Professor Mahood Yakubu, Chairman of the Inconclusive, sorry, the Independent National Electoral Commission (INEC), has gone down in history as the head of an electoral body who could not conclude national election in two months, and whose every election he conducted would always turn out to be inconclusive.

Since February 16, 2019, Nigeria has been under the frenzy or the fever of elections, and this will not end until April 19, 2019, at the latest, according to the newly released INEC timetable.

INEC had previously fixed February 16, 2019 as date for the Presidential and National Assembly elections, but Nigerians woke up that very morning to be told that the elections had been postponed. That was after they had travelled far and wide to their various homes for the exercise. Many people were disappointed, but nevertheless, they agreed to wait till the new scheduled date of February 23.

On that very day, February 23, everything went awry. The exercise was charaterized by all forms of malpractices – vote buying, militarization, selective use of card readers, underage voting, burning and scattering of ballot papers, snatching of ballot boxes, manipulation of figures at collation centres and gunning down of voters, etc.

But because the Big Oga was involved, INEC hurriedly declared the result and announced the man as the winner, even when the figures could not add up. Nigerians cried foul. They complained, but nobody listened to them.

Then came the Governorship and State Houses of Assembly elections held on the new date of March 9. It witnessed worse scenario. While exhibiting all the same characteristics as the Presidential election held on February 23, the Governorship election which took place in 29 states, saw the exercise declared inconclusive in as many as six states, with the exercise completely suspended in the seventh state.

This was unprecedented. Nigerians were amazed. They were dazed. They were flabagerstered. They were worried. Why all these inconclusive elections? What has gone wrong?

Millions of people who trooped out to cast their votes during the elections, were disappointed that INEC was hanging their hopes in the balance. Some candidates who did not feel comfortable with what happened, decided to go to court to seek redress. There was anxiety, and there was uncertainty. That’s too bad.

For now, there is still no end in sight, according to INEC’s pronouncements. While voters in Sokoto, Kano, Benue and Plateau States may likely know the fate of their governorship candidates on Saturday, March 23, when supplemeantary elections are scheduled to hold, voters in Rivers State would have to wait till April 13 before they would know who will be their governor. But for voters in Bauchi and Adamawa States, it will be till thy kingdom come. This is due to various court injunctions.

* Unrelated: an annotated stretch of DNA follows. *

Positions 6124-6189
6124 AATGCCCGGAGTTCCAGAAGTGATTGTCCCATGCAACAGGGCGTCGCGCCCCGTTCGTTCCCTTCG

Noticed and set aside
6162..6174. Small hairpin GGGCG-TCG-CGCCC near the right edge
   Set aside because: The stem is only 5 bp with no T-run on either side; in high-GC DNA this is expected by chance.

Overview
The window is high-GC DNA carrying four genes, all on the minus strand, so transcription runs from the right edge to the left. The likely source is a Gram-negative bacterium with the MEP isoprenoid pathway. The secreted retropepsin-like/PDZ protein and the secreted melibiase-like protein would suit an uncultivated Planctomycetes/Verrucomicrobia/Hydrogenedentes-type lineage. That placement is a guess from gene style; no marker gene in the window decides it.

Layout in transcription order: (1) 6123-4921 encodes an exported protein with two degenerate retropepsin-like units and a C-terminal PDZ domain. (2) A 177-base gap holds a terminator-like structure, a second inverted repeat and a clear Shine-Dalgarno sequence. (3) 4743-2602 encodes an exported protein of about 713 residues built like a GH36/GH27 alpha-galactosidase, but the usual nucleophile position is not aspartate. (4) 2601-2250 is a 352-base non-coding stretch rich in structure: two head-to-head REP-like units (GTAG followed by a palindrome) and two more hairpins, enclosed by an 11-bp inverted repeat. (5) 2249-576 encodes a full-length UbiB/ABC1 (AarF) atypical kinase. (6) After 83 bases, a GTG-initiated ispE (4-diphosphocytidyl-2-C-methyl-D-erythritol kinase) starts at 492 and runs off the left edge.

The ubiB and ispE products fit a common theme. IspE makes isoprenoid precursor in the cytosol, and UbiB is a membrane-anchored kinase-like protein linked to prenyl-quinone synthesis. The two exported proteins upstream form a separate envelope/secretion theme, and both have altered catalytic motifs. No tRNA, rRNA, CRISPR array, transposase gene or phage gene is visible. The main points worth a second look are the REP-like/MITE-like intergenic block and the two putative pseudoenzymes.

In the case of Rivers State, INEC said they would resume collation of results for the already concluded local governments from 2nd to 5th April, while supplementary election will hold in the state on April 13th.

But why wait till April for the collation of the results, thereby creating more anxiety and giving room for politicians to continue with their intrigues?, one would ask.

For those who sailed through in all these elections, they may have to wait till April 19 before they could collect their certificate of returns. In order words, an election that started on February 16 may likely be concluded on April 19, two clear months and three days!

All these while, Nigerians would be dying. They would be worried about who is going to be their governor for the next four years. They would not be at rest. This is unfortunate.

If every country were to conduct their own election the way we do it here in Nigeria, and particularly under this present INEC leadership, I do not think they would still have been in the process. Look at Senegal, we started our own election before them, but they have since forgotten that they went into election. And we are the giant of Africa. Nonsense.

How can we ground our entire social and econimic life for more than two months, simply because we are conducting election? We must therefore do something very urgent and serious to sanitize our electoral system in order to restore people’s confidence in the ballot box.

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